A detailed image of a mosaic depicts Cleopatra on a Millard Sheets mural of Shakespearean scenes outside of the Garrison Theater at Scripps College in Claremont.

A detailed image of a mosaic depicts Cleopatra on a Millard Sheets mural of Shakespearean scenes outside of the Garrison Theater at Scripps College in Claremont.

A Millard Sheets mosaic can be found on the west-facing exterior wall of the former Pomona First Federal Savings and Loan building. Now a U.S. Bank, the building is located at the corner of Indian Hill and Foothill boulevards in Claremont.

A Millard Sheets mosaic can be found on the west-facing exterior wall of the former Pomona First Federal Savings and Loan building. Now a U.S. Bank, the building is located at the corner of Indian Hill and Foothill boulevards in Claremont.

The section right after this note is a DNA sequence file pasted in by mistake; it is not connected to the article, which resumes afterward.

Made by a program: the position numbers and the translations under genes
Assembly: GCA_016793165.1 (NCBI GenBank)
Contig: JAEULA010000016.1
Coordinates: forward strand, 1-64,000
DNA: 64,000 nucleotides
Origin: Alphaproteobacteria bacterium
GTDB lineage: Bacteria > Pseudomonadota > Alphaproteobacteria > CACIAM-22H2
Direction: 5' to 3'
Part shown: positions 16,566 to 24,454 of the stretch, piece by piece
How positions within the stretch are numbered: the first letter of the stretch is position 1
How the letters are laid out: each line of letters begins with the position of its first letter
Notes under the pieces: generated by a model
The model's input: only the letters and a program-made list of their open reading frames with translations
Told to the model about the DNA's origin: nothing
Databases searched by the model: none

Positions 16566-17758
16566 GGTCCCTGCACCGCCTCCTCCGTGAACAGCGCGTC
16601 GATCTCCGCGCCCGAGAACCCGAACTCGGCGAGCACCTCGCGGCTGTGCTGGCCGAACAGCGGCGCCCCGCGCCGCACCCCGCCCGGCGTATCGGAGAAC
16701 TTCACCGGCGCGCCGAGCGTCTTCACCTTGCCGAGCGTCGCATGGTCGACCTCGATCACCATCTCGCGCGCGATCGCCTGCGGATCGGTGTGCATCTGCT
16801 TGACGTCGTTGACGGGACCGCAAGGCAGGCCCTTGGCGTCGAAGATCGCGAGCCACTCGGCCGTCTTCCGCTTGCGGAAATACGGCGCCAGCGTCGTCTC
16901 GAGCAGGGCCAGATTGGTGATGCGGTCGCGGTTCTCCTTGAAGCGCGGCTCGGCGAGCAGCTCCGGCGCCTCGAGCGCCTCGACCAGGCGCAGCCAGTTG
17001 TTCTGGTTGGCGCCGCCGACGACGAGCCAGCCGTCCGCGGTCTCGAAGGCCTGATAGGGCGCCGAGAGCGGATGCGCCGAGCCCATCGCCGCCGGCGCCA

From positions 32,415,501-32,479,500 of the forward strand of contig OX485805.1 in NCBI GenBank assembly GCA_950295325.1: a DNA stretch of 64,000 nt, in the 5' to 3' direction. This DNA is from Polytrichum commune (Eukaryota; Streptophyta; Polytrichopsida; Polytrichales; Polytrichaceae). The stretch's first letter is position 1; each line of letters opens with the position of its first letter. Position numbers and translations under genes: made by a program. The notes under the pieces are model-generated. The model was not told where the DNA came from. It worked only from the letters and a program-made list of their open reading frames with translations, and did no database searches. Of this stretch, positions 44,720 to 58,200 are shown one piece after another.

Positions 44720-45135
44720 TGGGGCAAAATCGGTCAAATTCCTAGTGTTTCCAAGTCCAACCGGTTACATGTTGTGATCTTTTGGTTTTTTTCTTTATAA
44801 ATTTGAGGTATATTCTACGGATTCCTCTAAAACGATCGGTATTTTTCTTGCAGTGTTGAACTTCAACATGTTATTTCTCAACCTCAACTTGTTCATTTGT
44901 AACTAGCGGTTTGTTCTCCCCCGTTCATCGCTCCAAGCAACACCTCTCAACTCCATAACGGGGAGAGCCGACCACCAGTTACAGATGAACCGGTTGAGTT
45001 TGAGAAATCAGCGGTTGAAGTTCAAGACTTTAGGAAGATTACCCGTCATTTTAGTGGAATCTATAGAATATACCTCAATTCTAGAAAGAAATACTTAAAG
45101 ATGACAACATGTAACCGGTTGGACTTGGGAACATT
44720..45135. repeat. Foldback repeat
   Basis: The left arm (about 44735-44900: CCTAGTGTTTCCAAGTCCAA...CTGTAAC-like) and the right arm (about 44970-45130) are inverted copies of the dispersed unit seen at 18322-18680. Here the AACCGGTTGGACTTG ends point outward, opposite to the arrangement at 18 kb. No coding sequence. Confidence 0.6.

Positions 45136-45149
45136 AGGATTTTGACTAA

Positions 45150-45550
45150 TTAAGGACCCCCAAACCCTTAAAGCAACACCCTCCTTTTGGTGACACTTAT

Native Californians are depicted in the Millard Sheets mosaic mural on the south-facing wall of the former Pomona First Federal Savings and Loan. Now a U.S. Bank, the building is located at the corner of Indian Hill and Foothill boulevards in Claremont.

Native Californians are depicted in the Millard Sheets mosaic mural on the south-facing wall of the former Pomona First Federal Savings and Loan. Now a U.S. Bank, the building is located at the corner of Indian Hill and Foothill boulevards in Claremont.

Joseph Chavez
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Joseph Chavez is a senior communications major at the University of La Verne.

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Kim Toth is a junior photography major at the University of La Verne and photography editor of the Winter 2024 La Verne Magazine.